3Gatti Architecture Studio will add a facade of opening and closing steel umbrellas to Foreign Office Architects' Madrid Pavilion from the 2010 Shanghai Expo (+ slideshow).
The new cladding will replace bamboo louvres that currently surround the glazed walls of the building, which was originally designed by the former London studio to accommodate an exhibition about low-cost housing for the six-month-long world fair.
The pavilion was converted into a retail and office complex once the Expo was over, but two years on the bamboo had started to rot and the steel frames were showing signs of rust, so the owners asked 3Gatti Architecture Studio of Rome and Shanghai to come up with a new design.
3Gatti has developed a facade of parasol-like screens that each fold open from a spring-loaded central joint. "We came up with this idea because on sunny days here, Shanghai is full of people with umbrellas," chief architect Francesco Gatti told Dezeen. "Here they are very common objects used for sun shading."
Just like with the existing bamboo shutters, occupants will be able to adjust the shades to control the light levels within the building. "The previous design of the Madrid Pavilion was a system controlled by the users moving the folding shades horizontally," Gatti added. "We just changed the shades into a more familiar object."
The architects will use perforated Corten steel to create the surface of each umbrella, as well as the panels in between. The ground floor elevations will be glazed to allow more visibility into the shops at this level.
Francesco Gatti founded 3Gatti Architecture Studio in 2002 and opened his Shanghai office in 2004. Other projects in China by the firm include a hotel that looks like a giant set of shelves and an undulating cave-like bar. See more architecture by 3Gatti.
Here's a project description from 3Gatti Architecture Studio:
Umbrella Facade - new facade for the ex Madrid Pavilion in the Shanghai Expo site.
After the 2010 Shanghai expo the Madrid pavilion needed to be renovated and transformed into a commercial building with retail and office functions. The old facade was built around a 1.5m wide terrace all around the building with bamboo louvers mounted on folding steel frames. In 2012 the bamboo got rotten and the frames rusted so the Shanghai Expo Bureau decided to replace the old bamboo skin with a new facade that could work in the same way: allow the people to open or close the shades so to protect glass facade from the sun in summer and allow more light in during the winter. We were commissioned to find an eye-catching concept that can follow those functions but also attract more people in the new commercial area.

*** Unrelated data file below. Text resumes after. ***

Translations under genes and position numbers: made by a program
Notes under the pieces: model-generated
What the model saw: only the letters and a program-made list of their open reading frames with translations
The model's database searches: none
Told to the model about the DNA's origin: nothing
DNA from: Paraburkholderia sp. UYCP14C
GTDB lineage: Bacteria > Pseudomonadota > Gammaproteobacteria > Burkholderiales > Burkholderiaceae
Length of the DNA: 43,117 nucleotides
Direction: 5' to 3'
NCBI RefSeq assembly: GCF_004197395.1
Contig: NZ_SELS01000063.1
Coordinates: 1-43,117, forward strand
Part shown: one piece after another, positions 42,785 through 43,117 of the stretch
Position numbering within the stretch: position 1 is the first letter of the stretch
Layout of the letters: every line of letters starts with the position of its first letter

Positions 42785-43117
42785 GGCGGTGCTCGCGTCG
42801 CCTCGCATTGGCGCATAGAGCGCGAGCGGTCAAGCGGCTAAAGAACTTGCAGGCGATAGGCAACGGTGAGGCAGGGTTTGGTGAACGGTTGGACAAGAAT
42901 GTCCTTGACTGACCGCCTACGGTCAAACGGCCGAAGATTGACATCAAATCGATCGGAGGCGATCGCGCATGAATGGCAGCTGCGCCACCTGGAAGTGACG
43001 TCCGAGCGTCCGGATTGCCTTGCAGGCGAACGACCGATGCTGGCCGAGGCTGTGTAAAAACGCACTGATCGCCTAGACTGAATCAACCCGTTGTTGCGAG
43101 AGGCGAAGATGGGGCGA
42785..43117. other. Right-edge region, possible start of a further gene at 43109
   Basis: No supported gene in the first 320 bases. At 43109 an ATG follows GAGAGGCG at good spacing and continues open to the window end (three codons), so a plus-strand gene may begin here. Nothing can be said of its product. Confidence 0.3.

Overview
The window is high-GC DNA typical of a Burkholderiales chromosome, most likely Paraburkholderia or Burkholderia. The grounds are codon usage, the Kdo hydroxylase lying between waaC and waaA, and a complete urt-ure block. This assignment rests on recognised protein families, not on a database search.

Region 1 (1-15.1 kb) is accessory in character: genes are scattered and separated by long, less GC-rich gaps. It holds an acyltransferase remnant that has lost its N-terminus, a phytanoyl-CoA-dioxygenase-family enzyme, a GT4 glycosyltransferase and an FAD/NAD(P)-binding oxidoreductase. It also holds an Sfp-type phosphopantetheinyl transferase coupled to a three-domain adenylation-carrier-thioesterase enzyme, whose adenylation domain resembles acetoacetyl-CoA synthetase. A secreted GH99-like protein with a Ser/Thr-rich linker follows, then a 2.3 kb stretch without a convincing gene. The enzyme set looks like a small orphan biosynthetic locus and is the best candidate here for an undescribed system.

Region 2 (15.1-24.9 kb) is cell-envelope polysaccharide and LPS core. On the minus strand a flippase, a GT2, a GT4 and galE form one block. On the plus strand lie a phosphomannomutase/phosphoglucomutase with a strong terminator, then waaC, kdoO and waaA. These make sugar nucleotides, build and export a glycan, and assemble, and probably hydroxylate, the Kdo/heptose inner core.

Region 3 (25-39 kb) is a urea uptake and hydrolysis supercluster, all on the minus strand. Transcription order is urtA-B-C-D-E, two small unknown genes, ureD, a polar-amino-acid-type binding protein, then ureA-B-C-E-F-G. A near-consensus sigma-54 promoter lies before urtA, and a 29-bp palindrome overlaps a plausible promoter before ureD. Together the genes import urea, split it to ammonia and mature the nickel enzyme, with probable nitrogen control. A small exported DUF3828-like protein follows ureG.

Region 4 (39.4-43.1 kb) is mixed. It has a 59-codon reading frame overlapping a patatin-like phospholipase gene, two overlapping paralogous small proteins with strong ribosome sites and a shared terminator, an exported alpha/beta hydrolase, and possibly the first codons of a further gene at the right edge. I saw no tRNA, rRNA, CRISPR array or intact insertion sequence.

If you visit China one of the first surprise you will find is that most of the women protect themselves from the sun using umbrellas and when actually rains most of the time they don't mind to get wet without any protection. So when they asked us to protect a building in China from the sun this idea came up spontaneously: an umbrella facade.
The idea was to make each umbrella able to be controlled by a pulley to allow people to interact with it. Apart from the pulley the rest of the mechanism is identical to the one of the umbrella with the only difference that the mechanical parts are made of stainless steel, the frames of aluminum and the external surface of thin corten.
When the umbrellas are fully opened the facade is completely flat so that most of the sunlight and strong wind is blocked. If the umbrellas are opened the light is able to come fully inside and the umbrella sticks become attractive star-sticks with an aerodynamic shape not resistant to the wind preventing structural tensions in case of typhoons.
Architecture firm: 3GATTI
Chief architect: Francesco Gatti
Project manager: Bogdan Chipara
Collaborators: Alessandro Paladin, Jennifer Yong, Zara Wang, Yichen Wang
Client: Shanghai World Expo (Group) Co., ltd.
Location: UBPA , Shanghai Expo area
Programme: Replace the old bamboo-louvers façade with a new facade.
Area: 1330 m²
Design period: November 2012
Construction period: Autumn 2014
Materials: Corten, aluminum and stainless steel
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